Adelaide Magnolia Letter 7 – Jane Austen
Portrait of Jane Austen. Cassandra Austen 1810. Courtesy of the National Portrait Gallery
Born 16 December 1775 in Hampshire England, Jane Austen is a world-famous author, known for her completed six novels. These novels center around the lives of the landed gentry and comment on the quests females pursue to gain favorable reputations in society in order to gain advantageous marriages and secure their safety and security. Her novels are a bit satirical and witty and contain her commentary and views on society.
During her lifetime, Jane Austen, did not receive much fame as she published anonymously. Though her books did receive some acclaim, her fame rose over time. Her first published novel was Sense and Sensibility (1811), a story of Elinor and Marianne Dashwood as they come of age and maneuver society after the death of their father, when they are removed from the only home and lifestyle they have ever known. Then two years later Jane publishes Pride and Prejudice (1813), which follows the protagonist Elizabeth Bennett as she learns of the consequences of judging too quickly and looking beyond the superficial. Austen’s third published novel was Mansfield Park (1814), about Fanny Price. Coming from a modest and overburdened home, Fanny is sent to live with her wealthy aunt and uncle. The novel is about her coming of age. This novel explores topics such as religion and slavery that Jane had not touched on in her previous works. Her fourth novel to be published was Emma (1816), which is the story of a young, rich, beautiful, spoiled, and prideful heroine who learns to curb her hubris through social and romantic misunderstandings.
These four novels were published during Austen’s lifetime, but there are two that were published posthumously. Northanger Abbey (1818) is a satire on gothic novels and follows young and naïve Catherine Morland on her visit to Northanger Abbey. The last if Austen’s completed novels to be published was Persuasion (1818). Persuasion is the story of Anne Elliot, who at 27, is Austen’s oldest and most mature heroine. It is the story of Anne, who after being persuaded to break an engagement at age 20, is then given a second chance seven years later with the same man.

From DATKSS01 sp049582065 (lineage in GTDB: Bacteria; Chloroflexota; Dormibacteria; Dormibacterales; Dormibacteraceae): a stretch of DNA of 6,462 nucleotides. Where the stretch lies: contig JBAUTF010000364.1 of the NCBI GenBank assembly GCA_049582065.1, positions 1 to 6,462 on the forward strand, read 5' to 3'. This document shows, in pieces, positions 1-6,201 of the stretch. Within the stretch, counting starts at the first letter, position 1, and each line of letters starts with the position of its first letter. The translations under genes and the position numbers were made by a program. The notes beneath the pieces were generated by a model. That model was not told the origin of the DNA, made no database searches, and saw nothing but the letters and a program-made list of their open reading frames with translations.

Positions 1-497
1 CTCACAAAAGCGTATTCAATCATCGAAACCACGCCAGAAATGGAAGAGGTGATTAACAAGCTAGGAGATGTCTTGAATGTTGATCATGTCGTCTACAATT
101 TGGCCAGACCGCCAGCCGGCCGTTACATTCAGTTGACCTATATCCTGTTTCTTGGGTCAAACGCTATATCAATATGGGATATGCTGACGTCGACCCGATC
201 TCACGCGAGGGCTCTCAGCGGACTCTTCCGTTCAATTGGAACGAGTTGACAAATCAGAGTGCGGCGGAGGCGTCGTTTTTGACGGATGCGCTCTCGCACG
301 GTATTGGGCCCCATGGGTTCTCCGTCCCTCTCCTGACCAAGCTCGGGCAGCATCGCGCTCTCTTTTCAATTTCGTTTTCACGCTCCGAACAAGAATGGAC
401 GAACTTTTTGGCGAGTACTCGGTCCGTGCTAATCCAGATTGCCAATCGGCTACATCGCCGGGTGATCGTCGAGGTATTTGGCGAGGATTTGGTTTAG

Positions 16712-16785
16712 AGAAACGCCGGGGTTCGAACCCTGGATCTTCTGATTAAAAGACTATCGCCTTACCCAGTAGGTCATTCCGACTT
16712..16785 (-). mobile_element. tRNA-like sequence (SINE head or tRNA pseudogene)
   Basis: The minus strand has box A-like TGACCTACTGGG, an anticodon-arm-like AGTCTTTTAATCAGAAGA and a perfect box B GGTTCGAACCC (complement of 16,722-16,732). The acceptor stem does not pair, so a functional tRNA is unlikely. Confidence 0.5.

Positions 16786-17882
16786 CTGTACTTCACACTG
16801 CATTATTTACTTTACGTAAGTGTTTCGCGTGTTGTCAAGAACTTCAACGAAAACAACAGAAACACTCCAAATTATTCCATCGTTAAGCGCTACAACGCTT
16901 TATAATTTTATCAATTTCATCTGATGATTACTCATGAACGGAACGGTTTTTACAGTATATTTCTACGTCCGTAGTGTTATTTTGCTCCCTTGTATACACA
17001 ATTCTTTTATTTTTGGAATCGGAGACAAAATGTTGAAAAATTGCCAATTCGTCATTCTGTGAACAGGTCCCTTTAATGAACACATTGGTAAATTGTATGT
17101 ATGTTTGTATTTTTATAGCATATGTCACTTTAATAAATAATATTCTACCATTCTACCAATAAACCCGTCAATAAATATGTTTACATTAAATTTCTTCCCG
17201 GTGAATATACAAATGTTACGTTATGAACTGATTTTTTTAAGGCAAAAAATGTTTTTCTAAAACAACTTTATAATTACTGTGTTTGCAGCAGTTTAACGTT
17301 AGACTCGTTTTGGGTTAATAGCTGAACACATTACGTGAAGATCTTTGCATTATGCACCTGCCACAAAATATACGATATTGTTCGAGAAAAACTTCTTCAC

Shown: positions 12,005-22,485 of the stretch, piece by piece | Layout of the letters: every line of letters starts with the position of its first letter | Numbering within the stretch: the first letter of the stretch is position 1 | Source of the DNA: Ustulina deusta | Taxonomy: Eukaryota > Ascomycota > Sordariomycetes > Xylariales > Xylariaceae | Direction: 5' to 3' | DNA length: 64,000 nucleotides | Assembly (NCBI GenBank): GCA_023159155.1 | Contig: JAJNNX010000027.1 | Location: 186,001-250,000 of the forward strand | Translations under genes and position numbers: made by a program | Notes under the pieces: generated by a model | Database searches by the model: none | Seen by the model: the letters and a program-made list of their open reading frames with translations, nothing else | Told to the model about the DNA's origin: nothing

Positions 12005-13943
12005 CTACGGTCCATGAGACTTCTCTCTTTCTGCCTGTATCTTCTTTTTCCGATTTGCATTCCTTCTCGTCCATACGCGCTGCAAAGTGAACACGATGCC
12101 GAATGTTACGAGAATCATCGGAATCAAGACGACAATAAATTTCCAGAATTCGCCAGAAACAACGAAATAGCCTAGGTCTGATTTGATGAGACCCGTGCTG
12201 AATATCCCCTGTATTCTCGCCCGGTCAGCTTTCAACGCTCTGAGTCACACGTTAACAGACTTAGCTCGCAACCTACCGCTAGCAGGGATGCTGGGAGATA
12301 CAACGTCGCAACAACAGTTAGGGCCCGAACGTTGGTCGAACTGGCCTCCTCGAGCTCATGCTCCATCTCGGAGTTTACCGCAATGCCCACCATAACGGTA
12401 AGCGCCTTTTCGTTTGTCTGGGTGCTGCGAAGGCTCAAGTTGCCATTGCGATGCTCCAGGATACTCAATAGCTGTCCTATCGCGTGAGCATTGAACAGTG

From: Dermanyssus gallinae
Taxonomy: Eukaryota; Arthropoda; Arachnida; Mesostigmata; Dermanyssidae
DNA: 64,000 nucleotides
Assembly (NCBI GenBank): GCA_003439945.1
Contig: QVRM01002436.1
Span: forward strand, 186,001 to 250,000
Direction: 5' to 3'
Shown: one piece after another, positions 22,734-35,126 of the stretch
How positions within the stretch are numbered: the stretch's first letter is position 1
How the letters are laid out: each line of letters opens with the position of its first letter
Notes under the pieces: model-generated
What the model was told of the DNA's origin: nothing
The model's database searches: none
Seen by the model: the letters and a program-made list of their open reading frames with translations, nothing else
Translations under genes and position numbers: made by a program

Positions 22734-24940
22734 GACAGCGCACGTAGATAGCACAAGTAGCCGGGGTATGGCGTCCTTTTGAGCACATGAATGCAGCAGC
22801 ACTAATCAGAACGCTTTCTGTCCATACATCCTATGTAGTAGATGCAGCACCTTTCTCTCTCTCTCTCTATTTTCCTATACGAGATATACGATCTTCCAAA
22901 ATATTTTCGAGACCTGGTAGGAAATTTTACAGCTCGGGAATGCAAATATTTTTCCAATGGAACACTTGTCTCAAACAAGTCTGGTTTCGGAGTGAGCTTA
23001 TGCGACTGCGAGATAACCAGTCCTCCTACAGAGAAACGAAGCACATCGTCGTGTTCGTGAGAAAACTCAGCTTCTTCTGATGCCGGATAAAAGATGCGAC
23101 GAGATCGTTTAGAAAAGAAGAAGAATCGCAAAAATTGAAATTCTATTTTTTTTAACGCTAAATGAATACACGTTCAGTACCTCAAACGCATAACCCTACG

Austen passed away 18 July 1817 of a long-fought illness, later thought to have been Addison’s disease or Hodgkin’s lymphoma. She died much too young at the age of 41. She never married, but maintained a very close relationship with her sister Cassandra. It is through her letters with Cassandra that we know what we do of her life.
To this day, Jane Austen is a household literary name. Her novels have been made into movies, theatrical plays, inspired many literary essays, and have been republished the years over, never going out of print. It’s safe to say that “The Lady” has made a very huge impact on the world.
War of 1812
Battle of New Orleans. Jean Hyacinthe de Laclotte 1815. Courtesy of the New Orleans Museum of Art.
During the Napoleonic wars, Britain’s war with France, there were many trade restrictions placed on the United States. The U.S. tried to stay neutral in their commercial trade efforts, but neither foreign nation could accept this and tensions built and started to punish US ships that tried to engage in trade. At the same time, there was an emergence of pro-French politicians emerging in U.S. politics, and there were claims that the British were riling up discontent among the Native Americans. In addition, there were instances of British impressment, whereby they would capture American ships at sea and then force the ships sailors into military or naval service, some of which were U.S. citizens. With all of these mounting tensions, on June 18, 1812, President James Madison signed a declaration of war against Great Britain.
In 1812, the British Government was now engaged in two wars, separated by an ocean. This caused a lack in their resources, supplies, men, and naval presence. They relied heavily on their military and militia presence in British occupied Canada as well as any Native American allies. The Americans were also unprepared, thinking that militias would quickly take control of lower Canada, then quickly end the conflict through negotiations. But there was little incentive for militia engagement; it paid poorly, and the men were trained poorly. Men did not want to have to leave their home states to fights and many did not support the war efforts.
Despite this inauspicious beginning, the war of 1812, was fought for almost three more years. Battles were fought in Canada, Coastal Maine, The Chesapeake, The Old Northwest (Ohio, Illinois, Indiana, Michigan, and Wisconsin) and the Old South (Alabama, Louisiana, Georgia, and Mississippi).
Learn the Vernacular:
The Battle of New Orleans: The final battle fought in the War of 1812
Simpleton: a foolish or gullible person
Dalliance: a brief of casual romantic relationship
2nd Brigade: naval regiment
Brevet Lieutenant-Colonel James Malcolm: Scottish officer of the British Royal Marines. Served in the American Revolutionary War, the Napoleonic Wars, and in the War of 1812.